Zosteropidae (White-eyes, Yuhinas, and Allies)
CHESTNUT-CRESTED YUHINA (Yuhina everetti) – The most common forest landbird at Kinabalu Park. [E]
PYGMY WHITE-EYE (Oculocincta squamifrons) – A very brief sighting for some along the roadside in the Crocker Range. [E]
MOUNTAIN BLACK-EYE (Chlorocharis emiliae) – Bad luck cost us seeing this one! [E*]
BLACK-CAPPED WHITE-EYE (Zosterops atricapilla) – Found here and on Sumatra only.
Timaliidae (Tree-Babblers, Scimitar-Babblers, and Allies)
BOLD-STRIPED TIT-BABBLER (Mixornis bornensis) – Striped Tit-Babbler was split into two species not long ago, with this one occurring primarily on Borneo and Java.
FLUFFY-BACKED TIT-BABBLER (Macronus ptilosus) [*]
CHESTNUT-WINGED BABBLER (Cyanoderma erythropterum) – We got this one to reveal those blue patches of skin on the neck when it sang.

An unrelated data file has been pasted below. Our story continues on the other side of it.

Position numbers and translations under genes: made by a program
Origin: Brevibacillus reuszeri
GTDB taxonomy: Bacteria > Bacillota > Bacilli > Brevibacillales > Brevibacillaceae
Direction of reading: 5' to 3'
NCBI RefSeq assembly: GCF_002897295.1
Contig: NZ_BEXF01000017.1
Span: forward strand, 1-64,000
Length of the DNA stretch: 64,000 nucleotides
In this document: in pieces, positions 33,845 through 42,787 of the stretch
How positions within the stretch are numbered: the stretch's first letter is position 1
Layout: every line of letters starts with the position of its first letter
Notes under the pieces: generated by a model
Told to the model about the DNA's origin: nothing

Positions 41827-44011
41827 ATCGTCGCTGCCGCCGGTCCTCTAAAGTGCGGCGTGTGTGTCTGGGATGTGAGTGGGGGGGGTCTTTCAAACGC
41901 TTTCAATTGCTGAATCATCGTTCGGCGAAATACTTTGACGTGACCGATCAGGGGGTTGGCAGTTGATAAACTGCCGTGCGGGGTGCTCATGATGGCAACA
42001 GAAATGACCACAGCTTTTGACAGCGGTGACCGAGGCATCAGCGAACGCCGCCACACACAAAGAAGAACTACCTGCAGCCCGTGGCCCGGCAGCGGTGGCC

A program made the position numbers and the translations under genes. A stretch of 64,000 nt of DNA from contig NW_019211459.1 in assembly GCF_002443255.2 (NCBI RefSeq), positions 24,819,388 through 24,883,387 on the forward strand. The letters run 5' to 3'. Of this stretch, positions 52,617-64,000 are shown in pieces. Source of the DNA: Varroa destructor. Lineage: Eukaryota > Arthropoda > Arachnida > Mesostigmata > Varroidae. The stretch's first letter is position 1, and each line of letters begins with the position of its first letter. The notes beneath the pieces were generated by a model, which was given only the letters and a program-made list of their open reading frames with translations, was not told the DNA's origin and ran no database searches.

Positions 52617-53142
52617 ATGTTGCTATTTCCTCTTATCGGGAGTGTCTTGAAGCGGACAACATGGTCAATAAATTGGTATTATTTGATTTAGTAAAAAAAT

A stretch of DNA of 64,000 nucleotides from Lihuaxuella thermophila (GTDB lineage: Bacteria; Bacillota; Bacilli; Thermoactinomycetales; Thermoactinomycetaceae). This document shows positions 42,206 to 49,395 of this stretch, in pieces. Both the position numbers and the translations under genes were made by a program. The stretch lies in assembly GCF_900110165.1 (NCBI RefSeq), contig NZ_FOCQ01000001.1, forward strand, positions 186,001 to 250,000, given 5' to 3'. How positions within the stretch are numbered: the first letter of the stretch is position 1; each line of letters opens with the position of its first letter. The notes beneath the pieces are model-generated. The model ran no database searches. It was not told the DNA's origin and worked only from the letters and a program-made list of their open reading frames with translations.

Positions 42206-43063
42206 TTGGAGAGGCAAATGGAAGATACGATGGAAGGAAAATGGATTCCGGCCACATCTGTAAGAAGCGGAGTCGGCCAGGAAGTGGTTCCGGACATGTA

RUFOUS-FRONTED BABBLER (Cyanoderma rufifrons) – Not much to look at on this one.
BLACK-THROATED BABBLER (Stachyris nigricollis) – On our third try at Gomantong, I think we all eventually got a look that we could count.
CHESTNUT-RUMPED BABBLER (Stachyris maculata) – Nice looks along the "Trogon" Trail at BRL.
GRAY-THROATED BABBLER (Stachyris nigriceps) – It took a surprisingly long time to track this one down on Mt. Kinabalu for some decent views. There are rumors of this one being split into multiple species, but I'm not sure if the Bornean birds are among those being considered.
GRAY-HEADED BABBLER (Stachyris poliocephala) – One of the more uncooperative babblers of the ones that we encountered.
Pellorneidae (Ground Babblers and Allies)
MOUSTACHED BABBLER (Malacopteron magnirostre) – This one and the next three species all sound and look pretty similar.
SOOTY-CAPPED BABBLER (Malacopteron affine)
SCALY-CROWNED BABBLER (Malacopteron cinereum) – Pink legs on this one helps to separate it from the others.
RUFOUS-CROWNED BABBLER (Malacopteron magnum)

Blue-throated Bee-eaters were nesting near our lodging at BRL. Photo by participant Brian Armstrong.